Local vanilla taste test: Hawaii and Maui-grown versus imported




Left: vanilla bean solutions and in spritzers; right: vanilla bean panna cotta

Is local always better? In terms of taste, not always. (Though I admit, taste is sometimes only one of many considerations when I buy ingredients.) Lately, I’ve been seeing more locally-grown vanilla on the shelves, and I wondered: How do local beans compare to imported ones? I enlisted help from Michael Moorhouse, pastry chef at The Kahala Hotel and Resort for the best way to taste vanilla beans. Here are our methodology and results, just in time for the holiday baking season:

We collected four beans: one from Hawaiian Vanilla Co. on the Big Island, one from Maui Preserved, as well as a bourbon vanilla bean (organic and fair trade) and a Tahitian variety of vanilla bean (the latter two grown in Indonesia).

We tried each of the beans two ways: in a vanilla solution (two grams of each bean were steeped in water and vodka), and in a vanilla panna cotta (each made with one gram of bean).

The results
Both the Big Island and Maui beans packed more flavor. The Tahitian was the weakest, and then the bourbon—the vanilla aroma was there, but the Maui and Big Island beans were unmistakably stronger. The Maui bean was the strongest, almost sharp, and the Big Island one a little rounder.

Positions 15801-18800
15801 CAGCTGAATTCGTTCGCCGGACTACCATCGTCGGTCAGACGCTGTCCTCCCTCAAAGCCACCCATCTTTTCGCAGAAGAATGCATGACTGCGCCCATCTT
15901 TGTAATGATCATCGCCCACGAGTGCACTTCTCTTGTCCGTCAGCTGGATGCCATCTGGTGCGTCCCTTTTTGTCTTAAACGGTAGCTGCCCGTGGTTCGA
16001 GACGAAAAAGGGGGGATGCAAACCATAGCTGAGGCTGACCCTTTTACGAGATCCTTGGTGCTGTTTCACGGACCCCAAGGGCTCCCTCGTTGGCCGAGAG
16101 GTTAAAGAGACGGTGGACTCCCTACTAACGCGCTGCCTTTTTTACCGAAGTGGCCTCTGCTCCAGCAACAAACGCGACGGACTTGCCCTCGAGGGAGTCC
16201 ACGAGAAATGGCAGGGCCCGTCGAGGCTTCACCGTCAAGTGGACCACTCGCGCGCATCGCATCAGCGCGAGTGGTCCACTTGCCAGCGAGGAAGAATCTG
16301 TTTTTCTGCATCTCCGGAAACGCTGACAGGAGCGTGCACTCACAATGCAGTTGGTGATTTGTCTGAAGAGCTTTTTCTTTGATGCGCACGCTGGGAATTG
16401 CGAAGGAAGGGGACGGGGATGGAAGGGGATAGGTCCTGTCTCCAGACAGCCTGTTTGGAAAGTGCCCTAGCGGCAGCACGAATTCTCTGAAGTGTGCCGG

Our test wasn’t totally scientific—the beans were likely of varying ages—but it’s possible that the local ones are fresher, and the stronger vanilla taste less a result of the vanilla variety and where and how the bean was grown, but instead a function of how long it had been stored.

Note: Since we picked up our beans, Hawaiian Vanilla Co. has run out of whole beans until 2015, so if you’re looking to slip some local vanilla in your baking, your best bet would be Maui Preserved, available at Whole Foods. (Five beans for $15)

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